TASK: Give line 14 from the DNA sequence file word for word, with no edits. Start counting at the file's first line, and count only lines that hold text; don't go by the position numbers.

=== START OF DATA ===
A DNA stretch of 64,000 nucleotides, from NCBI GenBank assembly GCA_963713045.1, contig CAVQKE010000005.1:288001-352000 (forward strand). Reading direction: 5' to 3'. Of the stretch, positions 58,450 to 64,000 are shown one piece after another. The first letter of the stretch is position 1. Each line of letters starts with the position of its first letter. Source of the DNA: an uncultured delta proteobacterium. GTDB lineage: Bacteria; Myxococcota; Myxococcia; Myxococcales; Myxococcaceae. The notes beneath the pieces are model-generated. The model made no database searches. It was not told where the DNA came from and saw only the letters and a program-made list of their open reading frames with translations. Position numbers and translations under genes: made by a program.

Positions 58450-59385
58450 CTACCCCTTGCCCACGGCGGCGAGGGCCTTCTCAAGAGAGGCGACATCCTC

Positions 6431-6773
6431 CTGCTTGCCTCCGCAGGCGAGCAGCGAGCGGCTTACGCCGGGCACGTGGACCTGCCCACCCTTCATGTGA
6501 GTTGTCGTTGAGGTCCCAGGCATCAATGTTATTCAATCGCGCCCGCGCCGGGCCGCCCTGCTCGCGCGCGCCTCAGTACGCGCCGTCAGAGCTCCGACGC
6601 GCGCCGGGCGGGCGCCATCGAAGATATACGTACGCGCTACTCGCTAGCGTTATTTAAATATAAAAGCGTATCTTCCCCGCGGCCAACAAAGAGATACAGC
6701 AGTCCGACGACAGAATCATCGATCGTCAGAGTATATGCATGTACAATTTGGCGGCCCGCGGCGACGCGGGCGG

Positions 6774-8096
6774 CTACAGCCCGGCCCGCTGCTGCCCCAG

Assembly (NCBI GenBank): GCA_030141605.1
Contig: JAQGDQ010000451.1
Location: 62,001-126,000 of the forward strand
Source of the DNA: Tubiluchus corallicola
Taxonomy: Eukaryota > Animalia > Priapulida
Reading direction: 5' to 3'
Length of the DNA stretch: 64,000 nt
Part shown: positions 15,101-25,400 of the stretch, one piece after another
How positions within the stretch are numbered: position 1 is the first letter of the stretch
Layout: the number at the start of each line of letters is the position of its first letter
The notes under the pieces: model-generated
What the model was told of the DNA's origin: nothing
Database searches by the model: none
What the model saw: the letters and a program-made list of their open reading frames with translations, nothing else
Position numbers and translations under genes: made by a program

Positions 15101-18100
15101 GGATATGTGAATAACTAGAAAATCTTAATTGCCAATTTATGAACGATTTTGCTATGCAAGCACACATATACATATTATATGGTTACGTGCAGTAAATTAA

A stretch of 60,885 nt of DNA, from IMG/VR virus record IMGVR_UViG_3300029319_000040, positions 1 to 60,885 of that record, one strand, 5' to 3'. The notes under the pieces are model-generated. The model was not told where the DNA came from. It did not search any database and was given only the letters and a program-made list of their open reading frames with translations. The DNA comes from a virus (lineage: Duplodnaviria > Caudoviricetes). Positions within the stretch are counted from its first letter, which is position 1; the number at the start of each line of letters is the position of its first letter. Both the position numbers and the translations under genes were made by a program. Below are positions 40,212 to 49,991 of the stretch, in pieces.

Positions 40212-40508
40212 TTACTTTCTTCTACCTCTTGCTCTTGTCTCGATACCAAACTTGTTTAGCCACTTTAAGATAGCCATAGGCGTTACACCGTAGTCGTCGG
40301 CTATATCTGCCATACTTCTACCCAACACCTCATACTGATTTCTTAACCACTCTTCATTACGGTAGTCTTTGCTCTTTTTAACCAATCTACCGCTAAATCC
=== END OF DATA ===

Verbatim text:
Source of the DNA: Tubiluchus corallicola